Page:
I couldn’t let a best-of list go by without mentioning one of Phoenix’s most impressive spectacles: her sunsets, which are simply the most beautiful in America. The area’s unusual environmental conditions—extremely low humidity and general lack of wind or clouds—ensure that light carries much further here than in many places, and one result is the dramatic burning orange and yellow of our evening skies. If you’re lucky, you’ll also witness “crepuscular rays”—long streaks of light and shadow that stretch across the blue in the patterns that inspired the state flag. For romance and grandeur, it can’t be beat.

If you’re planning on exploring Arizona beyond Phoenix, here are a few additional tips:

The Grand Canyon is certainly a wonder of the natural world and very much worth seeing. But it’s also quite far from Phoenix—at least a 3.5-hour drive to the South Rim, and twice that if you want to see the North Rim. It’s worth the trip, but be prepared. The South Rim has fairly extensive tourist facilities, but the North Rim is much smaller and more rugged.

Flagstaff (which is on the way to the Grand Canyon) is lovely, and worth a stop. It’s in the mountains, so it forms a striking contrast to Phoenix’s desert environment. It, too, is a long drive—don’t forget to stop in Rock Springs on the way to refresh yourself with some of the state’s most celebrated pie—but worth the time. And don’t miss the Lowell Observatory, where Clyde Tombaugh discovered Pluto in 1930, and enjoy a peek through some brand new telescopes recently opened for public use.

In the opposite direction, about two hours south of Phoenix, is Tucson, quirky home of the University of Arizona and its little-known but fantastic zoo (the highlight of which is their awesome family of African elephants). Also in the Tucson area is Kartchner Caverns, which are as dramatic and awe-inspiring (in their own way) as the Grand Canyon. One of the few existing “living” caves, the site features all the otherworldly scenes of an actual wet cave environment and is definitely not to be missed. And, of course, if you’re heading to Tucson, you may want to visit Tombstone, the most authentic Western town in the country. It’s the legendary site of the Gunfight at the O.K. Corral, one of the most famous shootouts in Western history. The true story of that episode is a lot more complicated and weird than shown in the film Tombstone—but you’ll certainly get a sense of what gave the Wild West its name. It’s about a four-hour drive from Phoenix, though, so be prepared.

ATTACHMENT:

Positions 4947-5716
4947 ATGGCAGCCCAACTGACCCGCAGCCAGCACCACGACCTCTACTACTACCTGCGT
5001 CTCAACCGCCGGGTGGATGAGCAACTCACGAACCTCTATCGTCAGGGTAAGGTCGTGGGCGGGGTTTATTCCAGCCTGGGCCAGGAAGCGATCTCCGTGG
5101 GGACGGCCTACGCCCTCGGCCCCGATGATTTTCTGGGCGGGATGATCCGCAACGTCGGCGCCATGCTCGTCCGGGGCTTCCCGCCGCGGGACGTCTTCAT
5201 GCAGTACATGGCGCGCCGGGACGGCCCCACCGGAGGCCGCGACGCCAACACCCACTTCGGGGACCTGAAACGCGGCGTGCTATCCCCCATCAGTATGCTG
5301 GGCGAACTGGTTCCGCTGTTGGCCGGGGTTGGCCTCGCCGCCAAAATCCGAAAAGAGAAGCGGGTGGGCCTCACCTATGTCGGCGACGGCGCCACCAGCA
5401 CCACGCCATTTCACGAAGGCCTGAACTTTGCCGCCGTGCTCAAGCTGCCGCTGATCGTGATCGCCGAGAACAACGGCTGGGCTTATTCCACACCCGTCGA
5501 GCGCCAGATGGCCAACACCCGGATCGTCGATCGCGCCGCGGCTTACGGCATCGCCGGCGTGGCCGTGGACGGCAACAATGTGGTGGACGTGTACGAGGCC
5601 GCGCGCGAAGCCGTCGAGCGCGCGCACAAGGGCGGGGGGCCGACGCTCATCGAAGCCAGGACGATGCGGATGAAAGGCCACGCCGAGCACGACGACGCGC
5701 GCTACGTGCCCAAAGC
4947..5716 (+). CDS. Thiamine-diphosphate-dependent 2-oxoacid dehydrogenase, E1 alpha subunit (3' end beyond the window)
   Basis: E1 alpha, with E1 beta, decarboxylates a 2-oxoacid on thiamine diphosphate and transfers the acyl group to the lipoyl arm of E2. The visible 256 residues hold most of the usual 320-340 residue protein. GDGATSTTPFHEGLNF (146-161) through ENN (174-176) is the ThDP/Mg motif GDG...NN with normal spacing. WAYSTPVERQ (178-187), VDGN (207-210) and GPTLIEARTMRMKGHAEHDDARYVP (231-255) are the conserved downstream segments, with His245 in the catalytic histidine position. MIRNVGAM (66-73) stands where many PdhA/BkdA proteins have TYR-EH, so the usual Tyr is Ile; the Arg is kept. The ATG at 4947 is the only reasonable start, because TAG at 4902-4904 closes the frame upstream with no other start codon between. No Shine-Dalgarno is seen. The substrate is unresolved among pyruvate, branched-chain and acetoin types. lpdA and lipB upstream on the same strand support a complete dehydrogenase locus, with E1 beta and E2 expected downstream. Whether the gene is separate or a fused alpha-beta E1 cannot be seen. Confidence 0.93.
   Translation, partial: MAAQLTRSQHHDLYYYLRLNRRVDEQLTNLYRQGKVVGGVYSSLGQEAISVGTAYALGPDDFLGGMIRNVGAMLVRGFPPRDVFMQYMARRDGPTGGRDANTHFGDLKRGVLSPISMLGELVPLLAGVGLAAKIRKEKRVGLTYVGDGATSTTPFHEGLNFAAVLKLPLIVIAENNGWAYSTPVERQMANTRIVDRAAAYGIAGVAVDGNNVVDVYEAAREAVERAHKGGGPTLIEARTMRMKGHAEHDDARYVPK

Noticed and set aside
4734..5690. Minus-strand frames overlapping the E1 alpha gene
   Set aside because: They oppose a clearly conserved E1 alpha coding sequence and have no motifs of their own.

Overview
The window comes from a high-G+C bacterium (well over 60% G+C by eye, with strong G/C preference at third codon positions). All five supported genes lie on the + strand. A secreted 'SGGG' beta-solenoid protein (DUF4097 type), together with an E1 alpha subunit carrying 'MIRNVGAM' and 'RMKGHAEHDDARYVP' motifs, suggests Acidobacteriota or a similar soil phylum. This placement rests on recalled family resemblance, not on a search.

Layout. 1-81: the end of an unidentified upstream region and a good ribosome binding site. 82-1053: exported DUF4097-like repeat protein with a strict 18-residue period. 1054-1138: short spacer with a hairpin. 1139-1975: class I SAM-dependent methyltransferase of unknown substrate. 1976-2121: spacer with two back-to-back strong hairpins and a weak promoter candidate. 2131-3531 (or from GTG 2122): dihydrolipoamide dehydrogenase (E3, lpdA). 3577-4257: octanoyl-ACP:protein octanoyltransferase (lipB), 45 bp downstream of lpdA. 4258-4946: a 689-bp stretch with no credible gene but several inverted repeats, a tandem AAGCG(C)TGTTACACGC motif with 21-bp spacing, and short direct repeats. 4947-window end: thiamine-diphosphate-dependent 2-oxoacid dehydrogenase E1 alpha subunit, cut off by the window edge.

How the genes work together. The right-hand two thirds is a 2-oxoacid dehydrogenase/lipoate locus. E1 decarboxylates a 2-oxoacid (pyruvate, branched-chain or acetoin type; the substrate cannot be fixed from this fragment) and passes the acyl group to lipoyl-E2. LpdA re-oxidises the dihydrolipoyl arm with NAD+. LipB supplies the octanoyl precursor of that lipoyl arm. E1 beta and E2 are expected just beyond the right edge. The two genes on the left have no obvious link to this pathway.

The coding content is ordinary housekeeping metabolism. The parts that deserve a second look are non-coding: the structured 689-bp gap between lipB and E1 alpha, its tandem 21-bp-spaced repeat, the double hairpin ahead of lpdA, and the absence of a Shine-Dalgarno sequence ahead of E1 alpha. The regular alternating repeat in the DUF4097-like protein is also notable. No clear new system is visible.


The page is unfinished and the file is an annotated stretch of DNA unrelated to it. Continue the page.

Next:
And if you have a lot of time, you may want to visit Monument Valley on the Navajo Reservation, on the northeastern corner of the state. Location for countless Western movies, it’s one of the most celebrated landscapes in the American West. But be prepared for a visit to take a couple days—it’s a ten-hour round trip, and you can’t fly in.

What to eat: Arizona is, of course, home to some of the nation’s finest Mexican food, and, in particular, to a distinctive kind of Mexican food known as Sonoran Style. You’ll immediately notice the differences between it and Tex-Mex or New Mexican, particularly if you get a Sonoran Style enchilada, which you’ll want to get at one of Valle Luna’s locations. You may also want to compare it to the Mexico City-style Mexican food served at Barrio Queen, another one of the city’s beloved local chains.

In addition to Mexican food, you’ll want to sample some Native American cuisine, and of course that means frybread. The local favorite is Emerson’s, but you may also want to try the new Hope’s Frybread in Mesa.

If you prefer Italian, try the Sicilian ButcherSam and Luca, or Christo’s, among the best eateries in town. If steakhouses are your thing, check out Roaring Fork or Stockyards, which is generally considered the best in town, or if you want a fun and unusual dining experience, try Rustler’s Rooste, which not only serves rattlesnake appetizers, but has one of the best views of any restaurant in the city—and happens to be within walking distance of LevelUp 2023. Finally, if you’re looking for a romantic and exclusive dining experience, try Orange Sky at the Talking Stick Resort on the nearby Salt River Pima Maricopa Indian Community, which features a spectacular view and a superb menu.

On Solid Ground is a community blog where we publish articles by guest contributors as well as by the staff and officers of OSI. The ideas offered by guest contributors are their own and do not necessarily reflect the ideas of the staff or officers of OSI. Likewise, the ideas offered by people employed by OSI are their own, and do not necessarily reflect those of others in the organization.